All about Christian Mass - History of Christianity
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Mass

The central part of Christian life in antiquity and the Middle Ages was the Mass - this was when you went to church and the priest went through a series of prayers to God. You would participate in some of the prayers, sometimes just saying Amen, and sometimes saying other things - these were called "responses". Both you and the priest said the Mass in Latin (in Europe and most of North Africa) or in Greek (in Greece and Egypt and West Asia), which meant that a lot of people in medieval Europe didn't understand the words very well, because they spoke French or Spanish or Italian or German and not Latin.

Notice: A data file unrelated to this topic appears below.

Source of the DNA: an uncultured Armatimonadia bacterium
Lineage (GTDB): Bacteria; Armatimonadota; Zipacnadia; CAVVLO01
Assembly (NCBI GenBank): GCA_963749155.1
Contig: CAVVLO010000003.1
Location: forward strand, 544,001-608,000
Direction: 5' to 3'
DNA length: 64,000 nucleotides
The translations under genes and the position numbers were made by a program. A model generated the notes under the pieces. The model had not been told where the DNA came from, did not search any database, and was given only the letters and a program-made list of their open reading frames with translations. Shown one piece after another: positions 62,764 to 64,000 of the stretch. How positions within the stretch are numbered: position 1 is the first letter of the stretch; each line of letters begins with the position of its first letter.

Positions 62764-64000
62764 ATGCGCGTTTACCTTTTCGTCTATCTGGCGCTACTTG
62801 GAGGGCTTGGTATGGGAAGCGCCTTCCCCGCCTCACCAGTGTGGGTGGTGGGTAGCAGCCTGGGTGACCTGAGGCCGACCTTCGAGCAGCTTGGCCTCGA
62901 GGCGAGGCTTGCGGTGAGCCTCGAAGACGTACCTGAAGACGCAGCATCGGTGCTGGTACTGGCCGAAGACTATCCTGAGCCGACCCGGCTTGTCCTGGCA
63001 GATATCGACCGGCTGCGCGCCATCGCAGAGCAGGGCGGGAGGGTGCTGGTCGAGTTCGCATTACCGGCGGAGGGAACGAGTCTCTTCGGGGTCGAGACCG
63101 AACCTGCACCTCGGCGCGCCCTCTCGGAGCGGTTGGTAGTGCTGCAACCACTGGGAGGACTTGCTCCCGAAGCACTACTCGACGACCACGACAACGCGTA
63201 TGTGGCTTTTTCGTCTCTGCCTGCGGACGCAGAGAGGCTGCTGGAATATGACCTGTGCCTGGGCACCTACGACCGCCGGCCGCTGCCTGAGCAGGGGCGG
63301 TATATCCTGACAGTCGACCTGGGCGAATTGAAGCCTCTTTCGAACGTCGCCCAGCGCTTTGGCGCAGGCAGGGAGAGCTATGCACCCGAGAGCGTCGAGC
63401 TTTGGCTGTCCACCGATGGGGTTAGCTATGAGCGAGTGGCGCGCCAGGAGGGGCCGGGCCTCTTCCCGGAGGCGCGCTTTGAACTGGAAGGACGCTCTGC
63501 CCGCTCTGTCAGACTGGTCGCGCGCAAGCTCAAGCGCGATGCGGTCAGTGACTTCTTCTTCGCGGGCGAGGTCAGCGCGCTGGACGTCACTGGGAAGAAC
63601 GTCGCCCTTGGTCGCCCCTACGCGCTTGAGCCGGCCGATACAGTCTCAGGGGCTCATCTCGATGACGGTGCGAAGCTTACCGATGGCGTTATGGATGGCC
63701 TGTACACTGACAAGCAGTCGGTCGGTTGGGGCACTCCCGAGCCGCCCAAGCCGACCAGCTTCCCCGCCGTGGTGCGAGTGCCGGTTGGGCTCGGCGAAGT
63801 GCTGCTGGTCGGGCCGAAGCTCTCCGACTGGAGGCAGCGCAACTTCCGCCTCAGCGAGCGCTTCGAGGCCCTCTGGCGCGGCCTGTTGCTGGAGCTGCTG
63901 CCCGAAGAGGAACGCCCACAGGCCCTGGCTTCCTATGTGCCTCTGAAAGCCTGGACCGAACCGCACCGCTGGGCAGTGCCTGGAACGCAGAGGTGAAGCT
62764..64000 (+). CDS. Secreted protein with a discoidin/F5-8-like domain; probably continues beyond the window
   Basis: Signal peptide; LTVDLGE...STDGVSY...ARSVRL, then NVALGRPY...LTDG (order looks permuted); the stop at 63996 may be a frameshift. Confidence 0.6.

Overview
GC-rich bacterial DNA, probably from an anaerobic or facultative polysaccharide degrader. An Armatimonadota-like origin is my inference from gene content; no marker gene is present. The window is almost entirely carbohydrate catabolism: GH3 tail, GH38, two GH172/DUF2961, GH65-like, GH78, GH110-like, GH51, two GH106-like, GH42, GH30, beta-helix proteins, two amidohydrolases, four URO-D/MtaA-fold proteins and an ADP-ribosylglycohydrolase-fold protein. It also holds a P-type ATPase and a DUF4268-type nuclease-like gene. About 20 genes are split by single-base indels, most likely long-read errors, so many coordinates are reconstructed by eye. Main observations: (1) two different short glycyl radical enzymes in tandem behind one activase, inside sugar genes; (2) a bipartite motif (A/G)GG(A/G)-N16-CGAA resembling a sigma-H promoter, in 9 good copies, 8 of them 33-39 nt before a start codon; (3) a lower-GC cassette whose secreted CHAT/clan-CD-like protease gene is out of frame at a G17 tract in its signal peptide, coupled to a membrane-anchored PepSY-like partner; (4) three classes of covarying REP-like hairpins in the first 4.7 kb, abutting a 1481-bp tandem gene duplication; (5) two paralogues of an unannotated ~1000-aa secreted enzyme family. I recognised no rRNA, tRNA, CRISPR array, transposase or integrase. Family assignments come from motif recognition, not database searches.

Here's a video of a priest saying Mass in England

At the end of the prayers, the priest gave Communion to everyone who was not in a state of sin. That meant that you had not done anything wrong, or if you had, you had confessed it to the priest and he had forgiven you.


If you were in a state of sin, you could not take Communion. If this went on for a while, or was for a very serious reason, you might be officially excommunicated, or thrown out of the Church.

Bibliography and further reading about Christian mass:



Communion
Excommunication
Main Christianity page
Main religion page


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Karen Carr is Associate Professor Emerita, Department of History, Portland State University. She holds a doctorate in Classical Art and Archaeology from the University of Michigan. Follow her on Instagram or Twitter, or buy her book, Vandals to Visigoths.
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